Criminal intent, free speech emerge as key issues in Trump's Jan. 6 indictment

Jack Smith anticipated some of Trump's defenses in his indictment, experts said.

August 3, 2023, 6:08 PM

Former President Donald Trump's early legal defense is coming into focus after he was hit with another federal indictment, this time in connection to his efforts to remain in power after his 2020 election loss.

Trump faces four felony charges, among them conspiracy to defraud the U.S. and obstruction of an official proceeding, in the Jan. 6 case brought by special counsel Jack Smith. The former president has denied wrongdoing and pleaded not guilty.

Emerging as key issues in the case are intent and free speech.

Trump's lawyers have asserted Trump has always believed the 2020 election was stolen and had a First Amendment right to say so.

Smith anticipated those defenses in his 45-page indictment, legal experts told ABC News as they weighed in on the case.

Trump's state of mind

"The majority of the indictment is trying to establish Trump's knowledge that he lost the election and his intent to overturn the election results," said Neama Rahmani, a former federal prosecutor and president of West Coast Trial Lawyers.

Smith uses the term "knowingly" more than 30 times in the indictment as he alleges Trump undertook a "criminal scheme" to remain in power despite being well aware his statements about fraud were lies.

John Lauro, one of Trump's attorneys, pushed back on Fox News that he would "like them to try to prove beyond a reasonable doubt that Donald Trump believed that these allegations were false."

Trump's state of mind around Jan. 6 has long been debated, and he continues today to spread false allegations about the presidential race.

Former U.S. President Donald Trump enters Erie Insurance Arena for a political rally while campaigning for the GOP nomination in the 2024 election on July 29, 2023 in Erie, Pa.
Jeff Swensen/Getty Images

"Intent is often inferred, or often showed by circumstantial evidence,” said Sarah Krissoff, a former federal prosecutor and current defense attorney. “It's hard to know what's in someone's brain unless they tell you that, so often you have to infer intent from somebody's actions or from other evidence."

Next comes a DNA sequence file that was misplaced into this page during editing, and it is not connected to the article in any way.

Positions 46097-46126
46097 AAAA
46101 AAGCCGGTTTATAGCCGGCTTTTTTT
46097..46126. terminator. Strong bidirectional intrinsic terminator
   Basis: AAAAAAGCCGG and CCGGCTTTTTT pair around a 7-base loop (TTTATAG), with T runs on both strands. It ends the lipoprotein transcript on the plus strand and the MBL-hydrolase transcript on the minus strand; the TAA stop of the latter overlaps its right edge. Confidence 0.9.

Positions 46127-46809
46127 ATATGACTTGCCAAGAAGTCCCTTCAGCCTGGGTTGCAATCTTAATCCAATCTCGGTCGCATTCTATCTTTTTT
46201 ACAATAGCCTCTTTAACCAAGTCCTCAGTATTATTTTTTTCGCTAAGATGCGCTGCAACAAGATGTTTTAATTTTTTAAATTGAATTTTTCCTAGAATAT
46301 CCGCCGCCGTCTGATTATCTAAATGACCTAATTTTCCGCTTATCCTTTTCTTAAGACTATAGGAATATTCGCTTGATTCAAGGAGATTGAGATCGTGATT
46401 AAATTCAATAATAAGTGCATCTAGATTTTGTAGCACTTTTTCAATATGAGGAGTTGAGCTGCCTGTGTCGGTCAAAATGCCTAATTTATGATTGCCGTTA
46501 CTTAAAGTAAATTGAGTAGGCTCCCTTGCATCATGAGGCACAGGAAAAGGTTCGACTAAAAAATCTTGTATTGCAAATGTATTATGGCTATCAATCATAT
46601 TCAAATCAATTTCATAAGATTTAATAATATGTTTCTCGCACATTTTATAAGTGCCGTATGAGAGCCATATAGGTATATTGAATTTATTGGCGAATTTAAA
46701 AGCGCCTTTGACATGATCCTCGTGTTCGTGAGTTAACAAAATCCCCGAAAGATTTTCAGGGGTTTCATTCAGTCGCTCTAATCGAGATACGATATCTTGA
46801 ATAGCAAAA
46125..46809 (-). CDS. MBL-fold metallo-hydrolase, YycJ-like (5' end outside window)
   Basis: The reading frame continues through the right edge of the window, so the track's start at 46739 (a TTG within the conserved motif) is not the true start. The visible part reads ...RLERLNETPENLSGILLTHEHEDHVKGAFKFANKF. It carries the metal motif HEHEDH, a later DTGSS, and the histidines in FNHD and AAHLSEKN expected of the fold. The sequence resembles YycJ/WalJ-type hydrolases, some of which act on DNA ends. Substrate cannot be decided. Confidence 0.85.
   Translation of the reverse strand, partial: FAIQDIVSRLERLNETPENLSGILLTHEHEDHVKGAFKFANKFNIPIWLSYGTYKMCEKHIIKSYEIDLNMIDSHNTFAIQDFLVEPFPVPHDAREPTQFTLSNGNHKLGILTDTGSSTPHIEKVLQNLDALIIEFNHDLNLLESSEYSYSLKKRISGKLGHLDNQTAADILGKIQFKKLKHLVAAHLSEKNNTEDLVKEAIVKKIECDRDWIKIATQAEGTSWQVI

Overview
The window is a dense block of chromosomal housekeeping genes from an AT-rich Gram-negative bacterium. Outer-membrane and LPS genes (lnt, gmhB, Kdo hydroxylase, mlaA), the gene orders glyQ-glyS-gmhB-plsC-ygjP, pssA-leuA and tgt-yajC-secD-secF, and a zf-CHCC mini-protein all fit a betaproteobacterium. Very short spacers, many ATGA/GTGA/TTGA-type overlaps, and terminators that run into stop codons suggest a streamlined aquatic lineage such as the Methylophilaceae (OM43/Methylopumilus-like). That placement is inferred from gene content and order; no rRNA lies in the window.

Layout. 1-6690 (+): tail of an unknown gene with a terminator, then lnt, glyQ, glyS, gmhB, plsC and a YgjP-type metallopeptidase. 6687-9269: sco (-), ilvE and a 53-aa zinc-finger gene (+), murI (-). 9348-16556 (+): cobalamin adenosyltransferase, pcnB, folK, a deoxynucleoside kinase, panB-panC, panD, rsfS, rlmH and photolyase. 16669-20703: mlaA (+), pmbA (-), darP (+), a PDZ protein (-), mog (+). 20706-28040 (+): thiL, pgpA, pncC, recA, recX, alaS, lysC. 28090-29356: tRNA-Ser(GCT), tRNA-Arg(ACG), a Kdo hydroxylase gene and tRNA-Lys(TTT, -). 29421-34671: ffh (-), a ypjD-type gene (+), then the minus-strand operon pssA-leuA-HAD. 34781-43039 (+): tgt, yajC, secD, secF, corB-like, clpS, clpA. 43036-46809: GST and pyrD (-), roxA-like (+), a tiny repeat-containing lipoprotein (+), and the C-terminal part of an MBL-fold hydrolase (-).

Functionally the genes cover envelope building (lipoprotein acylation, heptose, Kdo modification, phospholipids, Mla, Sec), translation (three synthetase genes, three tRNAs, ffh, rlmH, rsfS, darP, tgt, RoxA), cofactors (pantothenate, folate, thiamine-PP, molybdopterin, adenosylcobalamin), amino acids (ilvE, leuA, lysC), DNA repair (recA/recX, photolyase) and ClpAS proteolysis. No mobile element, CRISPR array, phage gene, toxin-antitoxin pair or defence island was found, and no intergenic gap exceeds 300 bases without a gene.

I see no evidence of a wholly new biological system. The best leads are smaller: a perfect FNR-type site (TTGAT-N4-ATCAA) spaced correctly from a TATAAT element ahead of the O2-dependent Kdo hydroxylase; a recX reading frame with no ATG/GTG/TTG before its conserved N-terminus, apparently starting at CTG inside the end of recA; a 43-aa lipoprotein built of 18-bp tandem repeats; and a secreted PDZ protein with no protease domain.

Prosecutors described a litany of people who allegedly told Trump there was no evidence of fraud and that he had lost in the indictment, writing Trump "was notified repeatedly that his claims were untrue—often by the people on whom he relied for candid advice on important matters, and who were best positioned to know the facts—and he deliberately disregarded the truth."

They also laid out alleged instances where Trump appeared to acknowledge the loss, stating he told one of his administration officials it was "too late for us" and to leave a problem "to the next guy." In another moment, they said, Trump told then-Vice President Mike Pence he was "too honest" as Pence ignored his overtures to reject the election results.

Randall Eliason, a law professor at George Washington University and a former assistant U.S. attorney, said the issue of intent goes beyond whether Trump simply thought he lost the election.

"Here's an example: I honestly believe my bank has ripped me off and stole my deposit money. That's a sincerely held belief, but it doesn't mean I could go to the bank and rob the bank. It's not an excuse," Randall said. "Just if you think your cause is righteous, that doesn't mean you have to break the law in response to try to fix it."

As for Trump's possible defense that he was relying on advice from counsel in the aftermath of the election, Eliason noted it won't help that the "co-conspirators" referenced by Smith in the indictment are likely the very attorneys who drove Trump's efforts to remain in power -- including Rudy Giuliani and John Eastman.

"You don't get to engage in a criminal conspiracy with people who happen to have a law degree and then claim therefore you're immune," he said. "So even where advice of counsel is a defense, it has to be in good faith."

First Amendment

Lauro, in his interview with Fox News, contended the indictment was an "assault" on the First Amendment.

But according to a former Assistant U.S. Attorney Kevin O'Brien, Smith "took the wind out of" that argument in the opening pages of the indictment.

"The Defendant had a right, like every American, to speak publicly about the election and even to claim, falsely, that there had been outcome-determinative fraud during the election and that he had won," the indictment read, noting Trump did take his case to the courts and resoundingly lost.

Jack Smith, US special counsel, speaks during a news conference, Aug. 1, 2023, in Washington.
Al Drago/Bloomberg via Getty Images

"He had every citizens' First Amendment right to criticize the election in harsh personal terms if you wanted to," O'Brien explained. "But that didn't translate into a right to persuade other people to interfere with a lawful government function and to lie to people in order to make that happen. That's not allowed. That's called breaking the law."

Other legal experts were also suspicious a free speech argument would hold water.

"I think the Department of Justice would say that there's a big difference between standing up on a street corner and expressing your views on something and entry into this agreement with others to achieve these alleged illegal outcomes," Krissoff said.